Nancy Taylor reached out to CBS 6 and said that instead of a quick fix, her claim is caught up in red tape
She said she feels like she's doing all the work after what happened in her yard on Dec. 21.
Witnesses snapped pictures of a police car after it hopped the curb while chasing after a suspect.
More than a week later, debris from the crash still sits in front of her Fan home. The fencing was ripped from the ground and the railing tossed to the side.
“So, how am I supposed to fix it?” Taylor asked.
Taylor owns this property but is currently renting it out.
She said the city attorney told her to mail in a letter detailing the accident and they'd get back to her in a month and a half, or 45 days, at the earliest.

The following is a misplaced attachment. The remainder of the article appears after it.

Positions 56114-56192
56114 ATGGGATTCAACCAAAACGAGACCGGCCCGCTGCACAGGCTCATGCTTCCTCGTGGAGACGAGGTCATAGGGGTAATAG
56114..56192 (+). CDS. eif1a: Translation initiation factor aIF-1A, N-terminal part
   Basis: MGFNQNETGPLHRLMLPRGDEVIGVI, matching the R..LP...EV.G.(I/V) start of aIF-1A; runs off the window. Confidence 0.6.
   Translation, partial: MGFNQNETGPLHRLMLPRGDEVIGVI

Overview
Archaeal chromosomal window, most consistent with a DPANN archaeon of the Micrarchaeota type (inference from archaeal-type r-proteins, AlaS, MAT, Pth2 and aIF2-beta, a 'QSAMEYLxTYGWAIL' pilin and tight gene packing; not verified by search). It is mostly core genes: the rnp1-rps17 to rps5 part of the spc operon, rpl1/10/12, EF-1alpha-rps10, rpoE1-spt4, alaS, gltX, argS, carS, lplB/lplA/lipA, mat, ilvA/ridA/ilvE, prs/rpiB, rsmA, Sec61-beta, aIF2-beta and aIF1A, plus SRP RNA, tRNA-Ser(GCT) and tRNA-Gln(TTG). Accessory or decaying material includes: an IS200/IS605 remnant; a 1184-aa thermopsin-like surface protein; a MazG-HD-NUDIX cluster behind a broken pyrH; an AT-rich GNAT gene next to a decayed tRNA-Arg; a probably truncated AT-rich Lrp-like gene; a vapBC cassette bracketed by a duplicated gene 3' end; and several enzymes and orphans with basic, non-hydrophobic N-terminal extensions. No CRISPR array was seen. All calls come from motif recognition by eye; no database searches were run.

“A police car crashes into my house and I have to do all this work and then I have to wait 45 days to hear whether you're going to pay for it or not,” she said.
Taylor added that it just doesn't make sense, especially with all the evidence.
“A police car sitting right in my front yard -- I don't know what more proof there could be.”
CBS 6 contacted Richmond police and they said they've already submitted paperwork to the city, and from there it's up to city hall to take care of the problem.
City spokesperson Mike Wallace said state law requires written letters when claims are being made against the city.
However, Wallace added that usually takes 45-days for worst case scenarios, but responses are typically provided within 15 days.